ArtMuse67

Musings about the importance and impact of art and art education in the 21st century.

Musings about the importance of art and art education

Last post of 2009

♠ Posted by ArtMuse
Here's a link to the Springville Museum of Art in Utah. I came across the site while searching for some lesson plan ideas. They have a huge selection of downloadable lessons in pdf format on everything from the elements and principles to feminist art. It's definitely worth taking the time to check out. They don't mail the lesson packets out, so your stuck with what they offer in digital form, but its still a pretty good amount of resources.
The link from the homepage in under 'education' then 'lesson packets'

Spring Cleaning in December

♠ Posted by ArtMuse



I spent a ton of time cleaning up all my watercolor palettes from school. Most of them weren't so bad which I was happy about, espeically because I drill my students about treating the supplies with respect. While cleaning, my paper towels ended up looking like tie-dyed handkerchiefs so I decided to save them. I'm not sure for what exactly, but I figure at the very least I can use them as extra materials for collage projects. We art teachers are so thrifty! :)

3rd grade fall landscapes

♠ Posted by ArtMuse in




Sometimes I feel like not matter how early I start the lesson I always end up being late. I began these landscapes about 8 weeks ago and between class cancellations, which I feel like happen way too frequently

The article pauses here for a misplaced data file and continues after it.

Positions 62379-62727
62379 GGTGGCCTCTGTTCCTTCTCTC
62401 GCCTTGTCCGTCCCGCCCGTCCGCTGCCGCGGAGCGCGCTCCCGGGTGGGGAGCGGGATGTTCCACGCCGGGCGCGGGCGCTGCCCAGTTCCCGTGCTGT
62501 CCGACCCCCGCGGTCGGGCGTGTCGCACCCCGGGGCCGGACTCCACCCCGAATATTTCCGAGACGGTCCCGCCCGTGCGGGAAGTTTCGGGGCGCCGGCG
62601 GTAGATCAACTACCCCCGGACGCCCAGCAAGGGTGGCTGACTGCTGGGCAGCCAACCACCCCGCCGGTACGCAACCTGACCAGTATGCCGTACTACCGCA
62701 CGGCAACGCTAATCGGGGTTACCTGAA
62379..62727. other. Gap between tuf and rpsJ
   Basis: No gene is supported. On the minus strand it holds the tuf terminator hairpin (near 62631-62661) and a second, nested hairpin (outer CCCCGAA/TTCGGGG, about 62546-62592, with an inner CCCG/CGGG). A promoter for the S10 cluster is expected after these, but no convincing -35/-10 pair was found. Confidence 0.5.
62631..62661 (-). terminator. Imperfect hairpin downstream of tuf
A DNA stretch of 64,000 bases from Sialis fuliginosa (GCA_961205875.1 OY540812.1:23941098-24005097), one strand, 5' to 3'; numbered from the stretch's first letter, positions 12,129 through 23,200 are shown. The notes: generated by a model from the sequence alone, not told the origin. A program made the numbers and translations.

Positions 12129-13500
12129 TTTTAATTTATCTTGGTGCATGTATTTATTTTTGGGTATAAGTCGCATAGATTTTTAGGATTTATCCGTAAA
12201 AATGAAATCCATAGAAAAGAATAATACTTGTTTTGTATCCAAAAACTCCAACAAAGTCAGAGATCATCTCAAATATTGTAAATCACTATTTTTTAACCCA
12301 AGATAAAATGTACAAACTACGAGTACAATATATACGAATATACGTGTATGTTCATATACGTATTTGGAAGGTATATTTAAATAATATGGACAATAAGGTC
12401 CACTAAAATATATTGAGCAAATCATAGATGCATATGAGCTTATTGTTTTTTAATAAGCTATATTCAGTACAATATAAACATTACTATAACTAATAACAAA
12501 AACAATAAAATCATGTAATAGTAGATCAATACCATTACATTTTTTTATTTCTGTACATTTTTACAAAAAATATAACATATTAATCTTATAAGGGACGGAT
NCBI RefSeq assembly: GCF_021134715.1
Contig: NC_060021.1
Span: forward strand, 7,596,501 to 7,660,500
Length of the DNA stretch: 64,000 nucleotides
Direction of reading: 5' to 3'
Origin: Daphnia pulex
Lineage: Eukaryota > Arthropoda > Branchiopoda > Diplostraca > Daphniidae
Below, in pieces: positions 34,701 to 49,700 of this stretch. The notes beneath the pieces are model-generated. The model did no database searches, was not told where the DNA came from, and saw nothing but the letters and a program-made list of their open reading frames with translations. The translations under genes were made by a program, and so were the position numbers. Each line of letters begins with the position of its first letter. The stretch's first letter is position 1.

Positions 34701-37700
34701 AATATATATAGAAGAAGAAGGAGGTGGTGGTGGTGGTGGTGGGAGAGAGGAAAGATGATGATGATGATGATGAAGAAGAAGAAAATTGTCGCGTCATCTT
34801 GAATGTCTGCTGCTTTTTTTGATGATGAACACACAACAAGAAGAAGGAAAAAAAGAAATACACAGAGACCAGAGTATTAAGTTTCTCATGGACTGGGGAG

, I just finished the lesson on Wednesday, the last day before break! I suppose my fall landscapes are going to be hung for winter, but oh well, I suppose better late than never, and besides their way too good to not get hung.

1st Grade Faith Ringgold 'Tar Beach' Quilts

♠ Posted by ArtMuse in


I love love love the book 'Tar Beach' by Faith Ringgold, it's such a good story with serious and important messages woven very effectively into the story. My first graders absolutely loved it. We discussed imagination and dreams, we also discussed segregation and prejudice. For the art project I bought a book of patterned scrapbook papers and cut a few of them into 3x3" squares. I then used light blue paper off the jumbo roll I had for the background. Students worked in groups of 4-5 and were each responsible for creating a building and a person (themselves) that they would cut and paste onto the background. I reminded them that whatever building they were going to draw had to be something they wanted, similar to the way in the story that the character Cassie Louise Lightfoot would fly over and the buildings she wanted to own. They then worked as a team to draw a bridge which I then helped each group individually glitter. The lesson went really well, the only difficulties I had were the students not being able to effectively communicate with one another in their group and as a result some bickering and complaining ensued. I tried to model how to share and cooperatively use the materials as well as how to discuss who would do what parts of the image, but they have such a small amount of experience really working collaboratively that it was a real challenge. Also, I spent an entire period modeling, discussing, and brainstorming ideas with them on how to add 'detail' to their work so that the buildings would have sidewalks, grass, flowers, trees, etc. but I still didn't really get as much detail as I would have liked from them. It was funny because the day before I finished the project with them I was talking about drawing with one of our kindergarten teachers and she was saying how she really tries to push the students to include details and characteristics of the objects they are drawing, and that developmentally at those ages, its hard for them to do so. So by pushing for details in their artwork, your really trying to get them to improve and surpass their normal ability range, which is always a good thing. So next time, details, details, details!